“I like your word choices and the metaphors.” My mother said that as a way to try and talk about my crime books. “Honey, why do you think people like your writing?” She doesn’t like it and is truly baffled that others do. I get that. Fucked in the head violent drunks ain’t everybody’s idea of a hero.
But what made me smile was a mother’s need to find something to like. My metaphors? I’m not a fan of metaphors; this may be driven by my suspicion that all life is a metaphor for something deeper. Maybe I just didn’t take metaphor 101 so I don’t get them. And so, contrary son of a bitch that I am…
Huddled in a huge mass of black and white sits a fledgling. When the mothers go off to hunt up some fish, the young must be accepted by the flock or get pushed out and freeze. So far it seems clear, fit in or die. But when the mother penguins return the fledglings all cheep or chirp or whatever sound it is they make. This is where it gets tricky. If their chirp isn’t unique, if their mother cannot differentiate its baby from the masses, the baby starves.
Fit in or die. Primal shit.
Be seen as unique or die. Equally primal shit.
“Penguins?” you are thinking. “Has Josh gone soft and all Nat-Geo? What the fuck do penguins have to do with his memoir?”
I am 50, and I am sitting in the dayroom of a mental hospital is how All The Wild Children begins, but it isn’t how it started. It is the outcome of a writing warm up exercise I kludged from other writer’s tips. A trick I used to get that cruel editor upstairs to shut the fuck up. No good writing can get past that crew. They are too focused on fitting in. “Don’t write that, people will think you’re weird or dumb or…insert mean isolating image here.”
This very thought is at war in my head with the need to be seen as unique.
When I was a young man I used gallons of scotch to shut down the internal edit crew. Problem was it also made good writing a sloppy stumbling proposition.
Then I found “Word Vomit.” Here is how it works – I pick up my Flair pen and Moleskine notebook, set an egg timer for six minutes, pen on paper I write without stop. Rápido. Whenever a complete sentence starts to form I toss in a non-sequitur like macaw or grease-gun or Elvis or…you get the idea. Then, bing! The egg is boiled. It looks like this: cloud barker time freeze brain pie mood rampart warning band aide baby boy crazy tree kill river moon pie silly cream time dog camisole coming water thunder dreams… page after page of this beat poet drivel.
I study this word jumble until I circle sequential words that look like a title, baby boy crazy in this case. I write this title at the top of a fresh page. I set twenty minutes on the timer, grab my Flair and let it fly. Without thinking I write Baby Boy Crazy.
In the waiting room of the mental hospital, I sit alone. Longing for that one perfect moment to return. The one that never comes, and is only dreamt. Forever ago, I was holding a child in my arms. He was hot and wet from his mother’s womb. He was pure possibility.
Be clear, when I sat down I had no intention to write about my son and his schizophrenia. I was just warming up, getting ready to write my new crime book. Word Vomit was just a way to focus, get in that zone I need to be in to write. My wife says I go into a fugue state when I work. Could be she’s correct. What I do know is by typing nonsense I found my voice. First with Moses McGuire and now with All The Wild Children. I can feel when I am writing from the deeply personal unique space and when I’m faking it to fit in with the flock.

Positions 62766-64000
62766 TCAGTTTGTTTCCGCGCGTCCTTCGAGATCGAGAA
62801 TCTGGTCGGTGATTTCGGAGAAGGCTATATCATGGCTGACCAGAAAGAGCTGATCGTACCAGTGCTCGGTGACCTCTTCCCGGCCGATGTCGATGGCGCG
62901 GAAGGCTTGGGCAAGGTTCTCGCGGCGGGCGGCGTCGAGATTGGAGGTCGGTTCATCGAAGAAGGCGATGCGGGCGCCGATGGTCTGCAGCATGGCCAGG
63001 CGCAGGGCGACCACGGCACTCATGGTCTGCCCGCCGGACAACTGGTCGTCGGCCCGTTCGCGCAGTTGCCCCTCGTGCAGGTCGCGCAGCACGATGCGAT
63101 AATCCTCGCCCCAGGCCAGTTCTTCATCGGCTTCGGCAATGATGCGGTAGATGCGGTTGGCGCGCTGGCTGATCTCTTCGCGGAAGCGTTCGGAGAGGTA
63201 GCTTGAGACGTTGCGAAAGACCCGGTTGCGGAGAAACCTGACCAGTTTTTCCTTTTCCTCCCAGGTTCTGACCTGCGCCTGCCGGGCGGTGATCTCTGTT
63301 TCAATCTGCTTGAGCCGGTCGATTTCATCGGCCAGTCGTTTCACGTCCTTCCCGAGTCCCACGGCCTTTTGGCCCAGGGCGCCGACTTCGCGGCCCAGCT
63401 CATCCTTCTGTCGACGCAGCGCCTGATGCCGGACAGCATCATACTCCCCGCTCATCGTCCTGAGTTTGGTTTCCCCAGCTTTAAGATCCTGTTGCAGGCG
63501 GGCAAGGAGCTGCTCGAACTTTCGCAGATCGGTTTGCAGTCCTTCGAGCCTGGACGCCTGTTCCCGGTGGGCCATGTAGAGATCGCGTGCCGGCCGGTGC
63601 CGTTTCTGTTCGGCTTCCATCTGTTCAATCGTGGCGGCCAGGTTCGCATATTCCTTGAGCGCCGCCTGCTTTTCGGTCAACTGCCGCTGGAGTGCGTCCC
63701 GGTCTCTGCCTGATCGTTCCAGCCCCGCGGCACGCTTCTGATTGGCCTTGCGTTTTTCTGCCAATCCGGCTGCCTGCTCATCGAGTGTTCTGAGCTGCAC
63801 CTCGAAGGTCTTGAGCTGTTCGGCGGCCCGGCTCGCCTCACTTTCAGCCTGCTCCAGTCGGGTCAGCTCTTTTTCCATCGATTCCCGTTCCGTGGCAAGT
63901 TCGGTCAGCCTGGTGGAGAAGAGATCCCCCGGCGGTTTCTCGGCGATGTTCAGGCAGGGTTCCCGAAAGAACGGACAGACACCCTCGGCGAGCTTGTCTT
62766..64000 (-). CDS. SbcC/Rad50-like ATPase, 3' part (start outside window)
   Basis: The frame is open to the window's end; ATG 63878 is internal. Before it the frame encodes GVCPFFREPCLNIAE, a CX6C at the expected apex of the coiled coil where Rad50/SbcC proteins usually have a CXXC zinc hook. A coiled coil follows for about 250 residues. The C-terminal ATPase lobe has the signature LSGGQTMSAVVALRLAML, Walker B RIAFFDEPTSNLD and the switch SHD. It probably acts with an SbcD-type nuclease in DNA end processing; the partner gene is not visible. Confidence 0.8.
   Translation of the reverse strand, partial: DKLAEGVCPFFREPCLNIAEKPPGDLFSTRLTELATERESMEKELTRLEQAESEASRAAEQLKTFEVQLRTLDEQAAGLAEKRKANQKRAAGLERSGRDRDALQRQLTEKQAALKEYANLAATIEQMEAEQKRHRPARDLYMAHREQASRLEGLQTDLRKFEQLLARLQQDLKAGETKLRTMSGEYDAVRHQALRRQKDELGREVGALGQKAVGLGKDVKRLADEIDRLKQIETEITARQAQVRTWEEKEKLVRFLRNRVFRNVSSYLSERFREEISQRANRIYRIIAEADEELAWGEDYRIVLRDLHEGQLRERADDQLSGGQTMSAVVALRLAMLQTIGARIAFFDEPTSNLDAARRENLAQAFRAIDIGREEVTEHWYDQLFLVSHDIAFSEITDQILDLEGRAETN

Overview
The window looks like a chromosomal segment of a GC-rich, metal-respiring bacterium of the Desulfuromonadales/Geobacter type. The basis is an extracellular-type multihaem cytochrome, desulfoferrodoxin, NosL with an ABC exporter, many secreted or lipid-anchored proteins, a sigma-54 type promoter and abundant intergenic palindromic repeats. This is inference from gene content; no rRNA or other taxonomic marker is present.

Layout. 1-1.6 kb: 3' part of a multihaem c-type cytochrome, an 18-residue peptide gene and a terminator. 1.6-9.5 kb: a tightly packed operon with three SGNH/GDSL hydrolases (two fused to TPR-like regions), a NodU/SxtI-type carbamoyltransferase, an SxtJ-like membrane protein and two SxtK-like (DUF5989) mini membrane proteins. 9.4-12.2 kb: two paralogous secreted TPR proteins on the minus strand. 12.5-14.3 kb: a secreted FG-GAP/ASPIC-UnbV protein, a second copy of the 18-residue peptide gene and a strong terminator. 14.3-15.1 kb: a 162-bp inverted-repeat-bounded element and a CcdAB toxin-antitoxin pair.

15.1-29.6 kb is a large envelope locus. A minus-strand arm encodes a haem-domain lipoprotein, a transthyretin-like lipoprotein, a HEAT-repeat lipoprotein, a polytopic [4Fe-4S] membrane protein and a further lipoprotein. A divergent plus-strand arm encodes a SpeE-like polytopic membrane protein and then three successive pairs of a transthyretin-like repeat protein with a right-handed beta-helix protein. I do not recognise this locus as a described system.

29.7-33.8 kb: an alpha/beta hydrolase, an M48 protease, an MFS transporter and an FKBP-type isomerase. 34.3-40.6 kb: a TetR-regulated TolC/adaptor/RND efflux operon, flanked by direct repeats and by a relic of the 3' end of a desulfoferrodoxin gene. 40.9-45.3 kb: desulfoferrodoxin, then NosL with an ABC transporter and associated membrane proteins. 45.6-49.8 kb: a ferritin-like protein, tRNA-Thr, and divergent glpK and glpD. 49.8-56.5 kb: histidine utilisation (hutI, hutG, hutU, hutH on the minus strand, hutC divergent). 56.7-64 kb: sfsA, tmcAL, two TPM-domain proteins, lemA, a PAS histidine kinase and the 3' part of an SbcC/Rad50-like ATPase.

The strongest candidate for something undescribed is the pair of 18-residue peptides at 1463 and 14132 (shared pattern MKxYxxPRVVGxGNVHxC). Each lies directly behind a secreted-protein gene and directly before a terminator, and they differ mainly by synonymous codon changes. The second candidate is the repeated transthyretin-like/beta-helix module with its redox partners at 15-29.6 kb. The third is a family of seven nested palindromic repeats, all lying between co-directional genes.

Over time the Word Vomit pieces started to take shape. They formed a bigger picture. Yes they needed lots of reshaping, editing, crafting, but they were leading me to a book so painfully personal I never would have chosen to write it.
Over several years the notebooks filled up. At twenty minutes a shot I wrote about my life. Short tight essays. Some needed tons of editing, some appear in the book virtually unchanged. “Mad Brush Fires,” the chapter about LA burning and my son shooting heroin remains pure from its Word Vomit beginning.
I started to see a clear picture of who I am and where I came from.
I was a child of the 60s, raised in the counterculture. My folks were busy saving the world and finding their inner child while we kids hid in plain sight. We sibs say we were raised by wolves. True, my childhood was populated by feral children and wolves. We kids pulled in tight, keeping each other warm and protected. Our wolf parents loved us, but wolves have a hard time seeing feral kids as anything but competition or lunch.
We kids were barely seen at all, and not as unique. This primal need to be seen drove us hard into guns and drugs and any other way a kid can find to say I am different from the masses around me. We grew our hair long, we rocked skin-tight jeans, we fucked and fought and earned raised eyebrows and criminal records.
We formed a tribe of four. We added members to our family of choosing. We fell in love. We had our hearts broken. Some of us shot dope. Some of us stripped off our clothes for drunk Japanese tourists. Some of us stuck fingers down our throats so we could make weight in a fantasy body image quest. Some of us got stoned every morning to stave off the fear that went with surviving as a white boy in a largely black ghetto high school. Some of us packed a nickel plated .38 to prom night. We survived; hell we even thrived.
The thing about primal shit is, well, it is primal. If your need to be seen isn’t met when you are a kid, it will remain a need for-fucking-ever. Doesn’t mean it rules me or breaks me. But it is one of the bass notes rumbling in my sound track.
On the eve of the publication of my memoir, I take a deep breath and look back. Me and my brother and two sisters were raised by wolves. We didn’t get truly seen. It drove us to wild excess, forced us to live life large. We had us one hell of a time, and survived to tell the tale.